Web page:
For city-regions in emerging economies, there is growing evidence that MNEs based in advanced economies engage with local spawning activities, driven by what has been called the “global race for talent” (Lewin, et al., 2009). City-regions that host technology clusters, ranging from Bangalore (Patibandla & Petersen, 2002) to Shanghai and Beijing (Ma, et al., 2013), are becoming tightly enmeshed in the global innovation network in a wide variety of industries. In such geographical contexts, many foreign MNEs have progressed beyond global orchestration and contribute to local entrepreneurial eco-systems (Lorenzen & Mudambi, 2013; Bhagavatula, et al., 2019).
For city-regions in advanced economies, MNEs engaging through local spawning will produce not only new startups and exploratory innovation but also forge new local connectedness in two ways. First, MNEs may themselves create new local connections that span core cities and catchment areas. MNEs with a local spawning strategy reap the twofold advantages of being able to insource new ideas and technologies from local small (startup) firms and then choose which ones to scale up. At the same time, they are able to outsource yesterday’s high-knowledge activities, less profitable but still necessary, to local suppliers. This approach is realistic in city-regions in advanced economies when older high-knowledge activities are amenable to cost reduction through automation. Often, such dynamic outsourcing takes place through local spinoffs, as this form of an organization ensures that new suppliers retain knowledge of MNEs’ internal processes (Klepper & Sleeper 2005). As less knowledge-intensive activities are typically undertaken in city-regions’ catchment areas, where land costs are lower, MNEs’ dynamic local outsourcing and spinoffs may create new local connectedness between core cities and catchment areas.
Second, MNE local spawning can help to break local path dependencies of knowledge-intensive firms being confined to core cities. When MNE corporate venture capital and seed funding targets local firms broadly, such new connectedness is likely to span more extensive parts of the city-regions in which they locate, rather than just core cities. Even when MNE’s local spawning does focus on core cities, to the extent that it stimulates a vibrant local entrepreneurship ecosystem, it may have externalities beyond core cities, disseminating opportunities for starting up knowledge-intensive ventures in catchment areas.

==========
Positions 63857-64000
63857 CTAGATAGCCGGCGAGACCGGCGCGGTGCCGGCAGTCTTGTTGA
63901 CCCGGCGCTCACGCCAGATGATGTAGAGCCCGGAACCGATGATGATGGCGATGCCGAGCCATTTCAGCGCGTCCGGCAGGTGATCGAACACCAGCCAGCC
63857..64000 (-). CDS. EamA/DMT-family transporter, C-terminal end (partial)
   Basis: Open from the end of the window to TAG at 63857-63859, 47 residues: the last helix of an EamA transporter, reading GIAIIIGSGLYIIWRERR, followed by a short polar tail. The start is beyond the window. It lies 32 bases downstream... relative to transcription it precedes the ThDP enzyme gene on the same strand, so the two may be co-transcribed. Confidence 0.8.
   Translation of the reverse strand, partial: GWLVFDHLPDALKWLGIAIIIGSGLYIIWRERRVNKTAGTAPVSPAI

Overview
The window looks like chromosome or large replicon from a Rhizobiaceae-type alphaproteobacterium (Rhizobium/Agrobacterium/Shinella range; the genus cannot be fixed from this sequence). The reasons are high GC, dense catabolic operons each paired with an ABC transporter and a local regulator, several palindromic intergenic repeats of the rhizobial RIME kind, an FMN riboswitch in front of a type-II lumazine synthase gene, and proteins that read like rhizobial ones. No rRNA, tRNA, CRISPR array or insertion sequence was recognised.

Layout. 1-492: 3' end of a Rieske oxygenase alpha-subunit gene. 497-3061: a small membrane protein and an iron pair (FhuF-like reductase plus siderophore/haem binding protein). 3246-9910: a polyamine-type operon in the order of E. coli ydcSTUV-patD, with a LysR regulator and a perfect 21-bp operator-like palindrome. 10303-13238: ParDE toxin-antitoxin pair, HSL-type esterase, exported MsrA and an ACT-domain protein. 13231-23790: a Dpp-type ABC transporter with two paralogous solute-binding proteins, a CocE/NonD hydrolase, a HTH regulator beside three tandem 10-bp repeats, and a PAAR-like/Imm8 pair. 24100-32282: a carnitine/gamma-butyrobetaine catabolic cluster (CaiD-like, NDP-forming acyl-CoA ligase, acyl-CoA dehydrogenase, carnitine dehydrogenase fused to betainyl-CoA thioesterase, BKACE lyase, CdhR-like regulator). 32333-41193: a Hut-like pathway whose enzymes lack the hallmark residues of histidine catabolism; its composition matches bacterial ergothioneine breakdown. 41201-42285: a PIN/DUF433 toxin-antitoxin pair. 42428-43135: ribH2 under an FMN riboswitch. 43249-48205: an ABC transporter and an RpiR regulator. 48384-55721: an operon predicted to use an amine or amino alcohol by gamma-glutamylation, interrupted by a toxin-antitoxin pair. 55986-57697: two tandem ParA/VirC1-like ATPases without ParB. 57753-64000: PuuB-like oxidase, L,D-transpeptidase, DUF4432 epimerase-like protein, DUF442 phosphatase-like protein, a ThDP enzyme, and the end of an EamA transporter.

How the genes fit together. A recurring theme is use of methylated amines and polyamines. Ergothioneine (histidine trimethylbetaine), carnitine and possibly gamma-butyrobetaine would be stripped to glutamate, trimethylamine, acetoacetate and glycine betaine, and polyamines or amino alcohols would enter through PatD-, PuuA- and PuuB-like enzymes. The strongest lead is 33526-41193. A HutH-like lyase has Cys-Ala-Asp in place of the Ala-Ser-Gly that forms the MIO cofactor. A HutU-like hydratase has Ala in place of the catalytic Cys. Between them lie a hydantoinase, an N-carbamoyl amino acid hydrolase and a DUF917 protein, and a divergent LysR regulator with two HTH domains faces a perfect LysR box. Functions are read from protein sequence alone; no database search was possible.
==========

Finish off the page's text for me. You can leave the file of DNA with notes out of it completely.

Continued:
Indeed, MNEs, free of local path dependencies, have been central facilitators of the recent emergence of smaller hubs of economic activity (and even nascent technology clusters) in some city-region catchment areas. Los Angeles, the Dutch Randstad area, and the ‘Greater Toronto Area’ in Canada represent well-known examples of polycentric city-region development, with secondary technology clusters and even smaller urban centers outside the core city. Here, core, as well as smaller, cities are interconnected (Kloosterman & Lambregts, 2001; Soja, 2014). In the social dimension, bubbling, open-ended entrepreneurial ecosystems open up opportunities for both highly skilled and less-skilled labor. The benefits to city-regions from MNEs engaging through local spawning change over time. City-regions with newer clusters or clusters undergoing transformation (Mudambi, et al., 2017) are particularly attractive for MNEs seeking to engage in local spawning due to their higher levels of entry and lower levels of competition. Clusters at these stages of development will also be less vulnerable to disruptions by MNE entry.